Understanding Filipino teachers

Understanding Filipino teachers | Khon Philippine

An interesting read popped up whilst browsing my Facebook feed. Perhaps this article written by PINOY Teacher will shed light for others in understanding Filipino teachers.

Read: List of 20 schools which will implement English For All next school year

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Having been born, raised and educated in the Philippines, I feel that the education system is on par with, if not better than, other countries.

I am currently teaching Math and I know for a fact that there are only two teachers in my school (myself included) who can actually teach the material since the other teachers are not Math majors. Now, whether or not I am a competent teacher is another story, All I know is that I began my teaching career in Los Angeles and continued in Canada, and so far, my colleagues and students have been happy with how I teach (some of my Caucasian colleagues even ask me to explain concepts to them from time to time).

Why am I saying all of this? I think the Filipino is capable of becoming a good teacher, just like anybody else. However, let’s accept the fact that there are also those Filipino teachers who are crappy, just like anybody else. Having said that, let’s be more objective and resist the urge to hit authors of articles simply because they point out something that hurts, albeit true.

I am not an English teacher and I do not wish to become one. Why? Because I myself know that I will not be able to teach it competently.

That is not to say that no Filipino can teach English properly. But then, I have read articles written by Filipino English teachers whose grammar is just sad and I also have heard them speak English really badly (and I am not talking about the accent because I also have a thick accent although people have told me that my accent is barely noticeable, probably because I have been in North America for 15 years and maybe, just maybe, I have improved my speaking quite a bit?).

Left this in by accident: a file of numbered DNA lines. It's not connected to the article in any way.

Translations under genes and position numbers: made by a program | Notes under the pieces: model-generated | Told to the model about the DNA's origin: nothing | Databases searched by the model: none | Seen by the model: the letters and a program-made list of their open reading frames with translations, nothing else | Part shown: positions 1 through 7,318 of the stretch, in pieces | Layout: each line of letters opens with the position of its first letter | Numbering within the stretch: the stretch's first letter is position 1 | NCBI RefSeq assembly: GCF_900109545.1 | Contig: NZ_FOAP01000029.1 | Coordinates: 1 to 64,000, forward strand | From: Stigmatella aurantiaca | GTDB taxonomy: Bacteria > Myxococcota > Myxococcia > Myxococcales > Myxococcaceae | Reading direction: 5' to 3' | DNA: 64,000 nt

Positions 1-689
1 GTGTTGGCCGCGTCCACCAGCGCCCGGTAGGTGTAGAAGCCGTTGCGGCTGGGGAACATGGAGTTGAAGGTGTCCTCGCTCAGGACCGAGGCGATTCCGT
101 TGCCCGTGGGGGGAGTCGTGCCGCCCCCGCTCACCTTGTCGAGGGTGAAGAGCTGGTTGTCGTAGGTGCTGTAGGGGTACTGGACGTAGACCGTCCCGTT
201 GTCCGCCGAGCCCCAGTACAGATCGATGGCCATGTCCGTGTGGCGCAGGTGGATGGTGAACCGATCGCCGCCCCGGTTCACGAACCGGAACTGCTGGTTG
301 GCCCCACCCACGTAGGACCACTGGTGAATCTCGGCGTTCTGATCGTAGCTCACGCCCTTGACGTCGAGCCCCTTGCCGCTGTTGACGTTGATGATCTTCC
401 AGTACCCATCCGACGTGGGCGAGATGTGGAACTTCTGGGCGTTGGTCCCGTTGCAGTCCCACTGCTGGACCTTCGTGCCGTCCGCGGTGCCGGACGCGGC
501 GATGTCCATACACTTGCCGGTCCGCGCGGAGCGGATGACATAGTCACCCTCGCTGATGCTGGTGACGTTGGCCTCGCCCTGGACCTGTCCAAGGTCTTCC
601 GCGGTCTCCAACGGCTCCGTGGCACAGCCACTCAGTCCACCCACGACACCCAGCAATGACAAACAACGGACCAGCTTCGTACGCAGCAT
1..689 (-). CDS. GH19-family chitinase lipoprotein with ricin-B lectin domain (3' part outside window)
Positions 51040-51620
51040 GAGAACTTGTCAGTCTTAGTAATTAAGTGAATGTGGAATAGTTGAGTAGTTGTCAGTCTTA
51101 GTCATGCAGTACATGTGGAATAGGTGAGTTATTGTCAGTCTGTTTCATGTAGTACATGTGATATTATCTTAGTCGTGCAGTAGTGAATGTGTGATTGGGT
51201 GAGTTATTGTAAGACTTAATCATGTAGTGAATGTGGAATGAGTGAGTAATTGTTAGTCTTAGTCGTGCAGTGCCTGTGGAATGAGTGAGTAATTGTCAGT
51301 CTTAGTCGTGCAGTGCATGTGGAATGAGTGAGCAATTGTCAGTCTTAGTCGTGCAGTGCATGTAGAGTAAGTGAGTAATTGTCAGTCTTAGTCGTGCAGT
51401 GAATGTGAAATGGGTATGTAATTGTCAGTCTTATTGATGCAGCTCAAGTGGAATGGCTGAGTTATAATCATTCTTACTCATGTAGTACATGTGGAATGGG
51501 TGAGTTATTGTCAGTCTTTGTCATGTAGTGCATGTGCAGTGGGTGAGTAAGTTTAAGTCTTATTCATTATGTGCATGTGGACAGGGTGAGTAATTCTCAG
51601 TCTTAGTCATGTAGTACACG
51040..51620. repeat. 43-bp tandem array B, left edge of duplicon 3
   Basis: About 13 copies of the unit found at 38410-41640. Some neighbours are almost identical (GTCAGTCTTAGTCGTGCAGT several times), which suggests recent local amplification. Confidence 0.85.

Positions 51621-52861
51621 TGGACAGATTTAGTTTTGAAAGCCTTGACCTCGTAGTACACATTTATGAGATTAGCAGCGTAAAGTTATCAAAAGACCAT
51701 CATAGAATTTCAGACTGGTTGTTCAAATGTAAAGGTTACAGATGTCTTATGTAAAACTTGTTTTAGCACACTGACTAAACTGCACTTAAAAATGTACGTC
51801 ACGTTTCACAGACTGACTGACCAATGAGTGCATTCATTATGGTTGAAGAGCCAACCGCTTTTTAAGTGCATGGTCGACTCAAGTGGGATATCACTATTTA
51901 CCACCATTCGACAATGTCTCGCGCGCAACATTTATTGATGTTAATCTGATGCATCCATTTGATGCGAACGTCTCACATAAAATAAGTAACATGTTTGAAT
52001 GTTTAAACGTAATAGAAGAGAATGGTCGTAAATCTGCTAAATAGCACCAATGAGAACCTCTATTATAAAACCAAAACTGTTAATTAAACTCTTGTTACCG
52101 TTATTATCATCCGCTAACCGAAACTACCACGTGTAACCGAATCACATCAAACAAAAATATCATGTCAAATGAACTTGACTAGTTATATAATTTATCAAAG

All I am saying is that especially for those who aspire to receive higher salaries (presumably from private schools preferred by the wealthy), if you cannot speak the language really well, i.e. you stammer, you mispronounce, you misuse the grammar, you should not be surprised if schools would not take you in simply because the parents who pay the tuition would normally expect better.

Sit back for a second and picture this: You are a parent of a student and you pay a substantial amount for tuition. Would you not want your child to be taught properly. Do not let your emotions get the better of you. Try not to be overly-sensitive ( a common trait among us Filipinos, is it not?).

I agree that if teachers accept low wages, it will drive down the pay scale. I would not be surprised if Filipino teachers are guilty of this. However, please bear in mind that having a low wage is better than having no wage, get it? You see, the Filipino OFW (Overseas Filipino Worker) is, often times, the sole breadwinner.

When the OFW goes abroad, there is no other source of income but bills continue to come in. The OFW, for the most part, does not have the luxury of time to wait for a better offer because any time soon, a call from the family back home would put enormous stress on the OFW to send money quickly. As such, I wish folks would be more mindful of the reason why they accept low wages.

I am just sharing my view, as a Filipino myself. Thanks everyone and mabuhay ang gurong Pilipino!

A Pinoy Teacher

Source: ajarn.com

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